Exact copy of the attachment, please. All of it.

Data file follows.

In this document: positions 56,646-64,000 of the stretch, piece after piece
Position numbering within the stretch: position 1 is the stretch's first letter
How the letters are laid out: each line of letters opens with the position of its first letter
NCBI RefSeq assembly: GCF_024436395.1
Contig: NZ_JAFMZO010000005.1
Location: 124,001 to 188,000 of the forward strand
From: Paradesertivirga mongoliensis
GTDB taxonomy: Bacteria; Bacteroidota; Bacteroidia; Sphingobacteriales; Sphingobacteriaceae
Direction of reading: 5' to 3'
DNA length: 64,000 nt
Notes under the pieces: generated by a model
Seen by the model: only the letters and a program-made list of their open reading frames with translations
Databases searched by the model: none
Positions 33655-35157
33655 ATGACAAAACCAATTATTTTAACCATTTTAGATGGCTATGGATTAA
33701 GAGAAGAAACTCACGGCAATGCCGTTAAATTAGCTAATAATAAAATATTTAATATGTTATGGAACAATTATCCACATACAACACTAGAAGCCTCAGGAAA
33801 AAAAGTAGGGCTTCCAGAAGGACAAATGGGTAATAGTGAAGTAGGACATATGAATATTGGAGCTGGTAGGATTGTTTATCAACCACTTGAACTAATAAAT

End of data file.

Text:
In this document: positions 56,646-64,000 of the stretch, piece after piece
Position numbering within the stretch: position 1 is the stretch's first letter
How the letters are laid out: each line of letters opens with the position of its first letter
NCBI RefSeq assembly: GCF_024436395.1
Contig: NZ_JAFMZO010000005.1
Location: 124,001 to 188,000 of the forward strand
From: Paradesertivirga mongoliensis
GTDB taxonomy: Bacteria; Bacteroidota; Bacteroidia; Sphingobacteriales; Sphingobacteriaceae
Direction of reading: 5' to 3'
DNA length: 64,000 nt
Notes under the pieces: generated by a model
Seen by the model: only the letters and a program-made list of their open reading frames with translations
Databases searched by the model: none
Positions 33655-35157
33655 ATGACAAAACCAATTATTTTAACCATTTTAGATGGCTATGGATTAA
33701 GAGAAGAAACTCACGGCAATGCCGTTAAATTAGCTAATAATAAAATATTTAATATGTTATGGAACAATTATCCACATACAACACTAGAAGCCTCAGGAAA
33801 AAAAGTAGGGCTTCCAGAAGGACAAATGGGTAATAGTGAAGTAGGACATATGAATATTGGAGCTGGTAGGATTGTTTATCAACCACTTGAACTAATAAAT